Thursday, October 29, 2015
Becoming Fit For Worship
Scripture Mark 1:42-44 - Becoming Fit For Worship
And immediately the leprosy left him, and he was made clean.
And he (Jesus) sternly charged him, and sent him away at once, and said to him, "See that you say nothing to any one; but go, show yourself to the priest, and offer for your cleansing what Moses commanded, for a proof to the people."
Now from the time I was a kid passages like this one, the healing of a leper, in the Gospel of Mark had been interpreted along these lines.
There aren’t many lepers around today but there are a lot of people that we treat as lepers.
People who are social outcasts and pariahs.
Jesus is welcoming and inclusive toward the leper and so we should be welcoming and inclusive toward the lepers “symbolically speaking” in our society.
Now I have got nothing particularly against that way of reading the passage but I have heard that homily so many times.
I am also pretty sure that is not what a first century Jew would have been thinking about as he read this account in the Gospels or meditated on the Book of Leviticus.
What did it mean for someone in that time?
Leprosy frightened people in ancient times as contagious and mysterious diseases frightened people up until the modern period. But more than this, it rendered somebody unclean, ritually unclean and therefore incapable of engaging in the act of worship. It is not accidental by the way that the person doing the examining the patient in ancient Israel would be a priest.
The Book of Leviticus deals with the issue of leprosy. In chapter 13 we see these elaborate instructions on how a priest should examine someone to determine whether he or she had leprosy.
Why the priest? Well he was the person who was monitoring the whole process of Israelite worship, including the question of who could or couldn’t participate in the Temple worship. So that is the focus it seems to me of this whole question of leprosy.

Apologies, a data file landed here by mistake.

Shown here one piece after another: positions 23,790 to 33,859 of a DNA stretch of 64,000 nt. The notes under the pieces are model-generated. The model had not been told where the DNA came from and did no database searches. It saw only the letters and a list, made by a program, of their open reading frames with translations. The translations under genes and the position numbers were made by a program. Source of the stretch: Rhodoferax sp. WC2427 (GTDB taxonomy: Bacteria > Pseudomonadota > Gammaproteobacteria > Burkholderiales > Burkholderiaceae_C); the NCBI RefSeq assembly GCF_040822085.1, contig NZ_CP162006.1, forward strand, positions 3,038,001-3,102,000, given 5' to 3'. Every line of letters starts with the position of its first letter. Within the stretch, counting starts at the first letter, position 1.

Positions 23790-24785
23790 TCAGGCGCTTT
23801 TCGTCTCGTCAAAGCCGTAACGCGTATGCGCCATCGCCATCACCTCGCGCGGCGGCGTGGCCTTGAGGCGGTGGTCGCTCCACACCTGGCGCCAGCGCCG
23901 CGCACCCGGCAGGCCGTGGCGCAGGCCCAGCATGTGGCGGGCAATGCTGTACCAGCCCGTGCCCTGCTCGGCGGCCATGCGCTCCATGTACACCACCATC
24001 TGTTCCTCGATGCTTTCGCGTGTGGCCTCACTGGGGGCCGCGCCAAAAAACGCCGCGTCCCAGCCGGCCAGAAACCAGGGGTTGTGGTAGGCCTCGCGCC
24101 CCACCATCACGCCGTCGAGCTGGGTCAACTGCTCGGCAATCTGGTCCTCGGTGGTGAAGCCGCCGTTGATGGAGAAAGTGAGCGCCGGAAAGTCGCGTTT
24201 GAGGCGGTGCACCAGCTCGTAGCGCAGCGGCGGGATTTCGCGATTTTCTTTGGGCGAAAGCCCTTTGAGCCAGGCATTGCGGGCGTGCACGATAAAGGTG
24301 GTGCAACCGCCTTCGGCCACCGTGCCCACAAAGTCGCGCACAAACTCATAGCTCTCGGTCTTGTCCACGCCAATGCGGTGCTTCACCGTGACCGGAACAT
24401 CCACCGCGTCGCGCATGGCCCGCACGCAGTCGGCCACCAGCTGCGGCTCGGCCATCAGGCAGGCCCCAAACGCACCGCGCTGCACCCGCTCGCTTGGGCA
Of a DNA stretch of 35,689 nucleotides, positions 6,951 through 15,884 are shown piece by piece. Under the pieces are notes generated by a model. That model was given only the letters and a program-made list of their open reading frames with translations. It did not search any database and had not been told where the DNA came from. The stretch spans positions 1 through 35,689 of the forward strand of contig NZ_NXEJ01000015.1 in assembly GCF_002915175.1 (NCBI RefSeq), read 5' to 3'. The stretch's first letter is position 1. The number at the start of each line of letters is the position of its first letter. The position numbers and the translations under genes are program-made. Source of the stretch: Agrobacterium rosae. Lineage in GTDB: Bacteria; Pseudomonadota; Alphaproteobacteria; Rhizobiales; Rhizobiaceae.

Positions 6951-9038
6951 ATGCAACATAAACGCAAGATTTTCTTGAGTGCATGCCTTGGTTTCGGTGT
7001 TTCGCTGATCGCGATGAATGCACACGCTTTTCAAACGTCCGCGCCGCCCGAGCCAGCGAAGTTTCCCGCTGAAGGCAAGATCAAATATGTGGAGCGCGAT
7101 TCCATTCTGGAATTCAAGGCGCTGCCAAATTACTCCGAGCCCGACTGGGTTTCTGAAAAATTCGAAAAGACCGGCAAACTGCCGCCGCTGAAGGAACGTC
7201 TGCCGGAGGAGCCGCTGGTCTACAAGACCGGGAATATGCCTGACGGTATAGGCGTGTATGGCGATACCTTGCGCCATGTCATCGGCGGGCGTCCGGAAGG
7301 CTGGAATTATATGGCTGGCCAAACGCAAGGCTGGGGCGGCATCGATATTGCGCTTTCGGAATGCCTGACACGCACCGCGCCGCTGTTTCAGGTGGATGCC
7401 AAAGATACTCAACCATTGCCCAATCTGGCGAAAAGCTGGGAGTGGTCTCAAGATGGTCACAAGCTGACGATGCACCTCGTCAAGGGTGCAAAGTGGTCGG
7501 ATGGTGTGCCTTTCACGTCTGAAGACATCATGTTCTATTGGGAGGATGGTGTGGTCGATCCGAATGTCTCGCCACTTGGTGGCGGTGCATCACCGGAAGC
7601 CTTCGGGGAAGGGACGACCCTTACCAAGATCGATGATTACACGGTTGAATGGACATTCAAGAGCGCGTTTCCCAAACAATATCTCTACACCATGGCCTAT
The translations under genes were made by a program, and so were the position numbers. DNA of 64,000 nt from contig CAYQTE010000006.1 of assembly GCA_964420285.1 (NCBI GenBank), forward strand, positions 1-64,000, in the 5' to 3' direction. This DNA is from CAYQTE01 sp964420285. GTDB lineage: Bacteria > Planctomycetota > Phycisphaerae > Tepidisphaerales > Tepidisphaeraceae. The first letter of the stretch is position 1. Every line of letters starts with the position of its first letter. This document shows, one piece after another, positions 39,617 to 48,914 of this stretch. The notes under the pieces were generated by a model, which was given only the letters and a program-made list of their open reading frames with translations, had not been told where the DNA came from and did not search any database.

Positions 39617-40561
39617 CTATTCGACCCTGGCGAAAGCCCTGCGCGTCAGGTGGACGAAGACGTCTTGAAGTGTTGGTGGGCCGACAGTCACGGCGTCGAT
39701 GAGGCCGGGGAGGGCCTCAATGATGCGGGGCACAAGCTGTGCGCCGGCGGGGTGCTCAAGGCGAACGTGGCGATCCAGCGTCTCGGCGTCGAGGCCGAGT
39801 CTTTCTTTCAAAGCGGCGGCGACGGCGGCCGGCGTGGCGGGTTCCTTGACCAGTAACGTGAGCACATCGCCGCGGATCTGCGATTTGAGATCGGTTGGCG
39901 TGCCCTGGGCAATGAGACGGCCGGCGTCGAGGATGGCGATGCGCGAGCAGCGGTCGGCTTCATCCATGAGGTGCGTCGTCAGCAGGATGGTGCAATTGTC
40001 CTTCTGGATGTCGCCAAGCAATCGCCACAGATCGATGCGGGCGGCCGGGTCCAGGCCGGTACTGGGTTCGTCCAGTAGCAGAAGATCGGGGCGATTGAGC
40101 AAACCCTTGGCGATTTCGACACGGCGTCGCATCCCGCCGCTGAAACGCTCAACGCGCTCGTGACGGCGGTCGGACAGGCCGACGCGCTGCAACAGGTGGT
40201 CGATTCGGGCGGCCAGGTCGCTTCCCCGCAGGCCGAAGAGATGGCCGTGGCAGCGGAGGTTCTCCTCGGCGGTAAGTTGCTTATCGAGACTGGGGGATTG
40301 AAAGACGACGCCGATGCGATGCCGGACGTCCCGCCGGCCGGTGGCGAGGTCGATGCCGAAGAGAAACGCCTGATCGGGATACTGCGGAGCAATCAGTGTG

Now flash forward to Jesus time. We have seen that one of the principle tasks of the Messiah of Israel was to gather the scattered tribes. To call together as one all those who had been scattered by exile, by warfare, by sin, by their own rebellion against God. The Messiah would call Israel together because only a gathered Israel could fulfil its mission of in turn gathering the tribes of the world, to what? The true worship of God.
Another task of the Messiah was to cleanse the Temple. To make Jerusalem again a place of rightly ordered praise and we see when Jesus comes into the city at the climax of His life He does precisely that. He interrupts the false worship in the Temple and He seeks to establish right praise.
Now in light of this it is very instructive to revisit many of the healings of Jesus. Think of the woman with the haemorrhage who had been sick for many years and finally reaches out and touches Jesus tassel and is cured. She isn’t simply complaining about her physical malady. The haemorrhage rendered her ritually unclean and hence unable to worship. Think of the woman who is bent over for many years and Jesus allows her to stand up straight. You see standing up straight was the attitude of worship. Bent over she was unable to give God proper praise. Think of the man in Marks gospel with the withered hand. It was the same problem, someone who is so physically deformed was ritually unclean and so the same is true of the leper.